Technology can help people manage Type 2 diabetes in real time
March 3, 2018 | 7:31 PM
by Courtesy of Brandpoint
Diabetes coaches help participants interpret the transmitted data and give guidance on how to change behaviour.

There is no disputing that digital health technology and connected devices can produce massive amounts of data. But that data, on its own, is not always particularly useful. The real value comes from translating that data into personalised and actionable information and putting it into the hands of people, in real time, whose health might depend on those facts and figures.

UnitedHealthcare Medicare Advantage members with Type 2 diabetes may be eligible to utilise new wearable technology to help monitor their glucose levels 24/7 via the convenience of a cellphone. They can also connect directly with a health coach to seek individual support, share information and make behaviour changes to improve their health.

Announced in mid-January with DexCom, Inc., the leader in continuous glucose monitoring, at the Consumer Electronics Show in Las Vegas, this innovative pairing - high-tech, real-time wearable monitors with direct access to diabetes coaches - will be available to eligible plan participants across multiple regions throughout this year.

Here's how the blend of high-tech and high-touch care supports people managing Type 2 diabetes:

1. Dexcom's Mobile Continuous Glucose Monitoring System (CGM) technology consists of a sensor - usually worn on the abdomen - that continuously reads glucose levels just beneath the skin.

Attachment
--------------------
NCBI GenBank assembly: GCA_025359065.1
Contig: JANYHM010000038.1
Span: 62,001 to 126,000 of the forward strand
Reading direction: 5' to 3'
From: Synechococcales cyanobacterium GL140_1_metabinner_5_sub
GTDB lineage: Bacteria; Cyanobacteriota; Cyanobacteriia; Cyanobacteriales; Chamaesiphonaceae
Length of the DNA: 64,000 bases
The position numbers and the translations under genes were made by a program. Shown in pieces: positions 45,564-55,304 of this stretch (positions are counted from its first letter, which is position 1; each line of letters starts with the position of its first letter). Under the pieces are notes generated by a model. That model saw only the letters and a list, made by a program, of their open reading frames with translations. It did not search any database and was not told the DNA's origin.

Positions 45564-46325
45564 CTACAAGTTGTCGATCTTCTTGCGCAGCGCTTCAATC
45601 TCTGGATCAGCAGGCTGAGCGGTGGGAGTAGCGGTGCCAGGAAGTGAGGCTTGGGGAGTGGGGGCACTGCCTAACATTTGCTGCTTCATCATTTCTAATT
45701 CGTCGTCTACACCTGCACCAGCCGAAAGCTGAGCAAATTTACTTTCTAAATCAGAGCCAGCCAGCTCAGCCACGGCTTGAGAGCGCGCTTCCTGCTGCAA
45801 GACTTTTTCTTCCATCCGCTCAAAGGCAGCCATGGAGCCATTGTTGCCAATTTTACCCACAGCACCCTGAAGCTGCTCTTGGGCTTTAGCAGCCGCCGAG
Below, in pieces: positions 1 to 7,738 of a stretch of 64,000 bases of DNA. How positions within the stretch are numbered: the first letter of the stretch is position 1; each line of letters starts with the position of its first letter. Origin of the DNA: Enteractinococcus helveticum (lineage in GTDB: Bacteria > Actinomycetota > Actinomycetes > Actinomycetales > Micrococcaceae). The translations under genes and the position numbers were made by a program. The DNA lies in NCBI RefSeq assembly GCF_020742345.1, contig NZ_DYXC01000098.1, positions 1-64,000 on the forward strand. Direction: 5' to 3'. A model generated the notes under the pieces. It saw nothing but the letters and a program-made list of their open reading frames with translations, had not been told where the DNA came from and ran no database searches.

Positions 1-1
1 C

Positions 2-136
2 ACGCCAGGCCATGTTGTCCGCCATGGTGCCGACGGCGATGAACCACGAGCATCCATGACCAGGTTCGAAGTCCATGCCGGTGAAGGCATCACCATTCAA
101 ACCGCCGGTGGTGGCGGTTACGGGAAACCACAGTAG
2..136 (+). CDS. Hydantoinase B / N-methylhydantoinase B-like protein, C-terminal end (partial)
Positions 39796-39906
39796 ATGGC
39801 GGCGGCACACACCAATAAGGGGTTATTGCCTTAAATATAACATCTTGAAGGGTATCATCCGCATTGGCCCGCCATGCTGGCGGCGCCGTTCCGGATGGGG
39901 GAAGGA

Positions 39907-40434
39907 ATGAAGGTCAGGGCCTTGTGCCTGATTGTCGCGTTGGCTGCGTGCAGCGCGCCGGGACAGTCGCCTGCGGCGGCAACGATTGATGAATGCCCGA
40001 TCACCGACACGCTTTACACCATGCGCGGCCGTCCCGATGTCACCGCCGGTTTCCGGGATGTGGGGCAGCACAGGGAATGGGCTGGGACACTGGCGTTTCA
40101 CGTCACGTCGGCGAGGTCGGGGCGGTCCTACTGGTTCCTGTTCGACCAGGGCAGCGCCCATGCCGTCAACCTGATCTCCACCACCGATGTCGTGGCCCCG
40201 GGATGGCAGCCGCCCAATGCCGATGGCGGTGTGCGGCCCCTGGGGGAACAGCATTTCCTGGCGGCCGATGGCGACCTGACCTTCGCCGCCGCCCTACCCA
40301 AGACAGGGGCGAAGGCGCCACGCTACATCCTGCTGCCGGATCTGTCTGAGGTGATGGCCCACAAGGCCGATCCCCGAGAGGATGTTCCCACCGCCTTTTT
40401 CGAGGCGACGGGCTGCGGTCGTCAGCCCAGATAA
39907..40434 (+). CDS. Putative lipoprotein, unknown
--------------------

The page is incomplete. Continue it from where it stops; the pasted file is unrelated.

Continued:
2. A transmitter sends the data to a smartphone, which processes and displays updated data every five minutes and can reveal relationships between eating, exercise and blood sugar that are difficult to observe with only test strips and a glucose meter.

3. Diabetes coaches help participants interpret the transmitted data and give guidance on how to change behaviour pertaining to nutrition and exercise to help keep glucose levels in a safe range.

4. Participants also receive an activity tracker to help them understand and act upon data gathered by the wearable device.

5. Glucose data summaries can be shared with participants and their primary care providers to help foster better care coordination, which ideally may result in increased glucose control, reductions in medications and an empowered approach to managing diabetes.

"With more than 27 million people in the US living with Type 2 diabetes, there is urgent need to address this epidemic in new ways," said Brian Thompson, CEO of UnitedHealthcare Medicare & Retirement. "Continuous glucose monitoring can be a game changer for people enrolled in our Medicare Advantage plans, as the data can be translated into personalised information that can be acted upon in real time."

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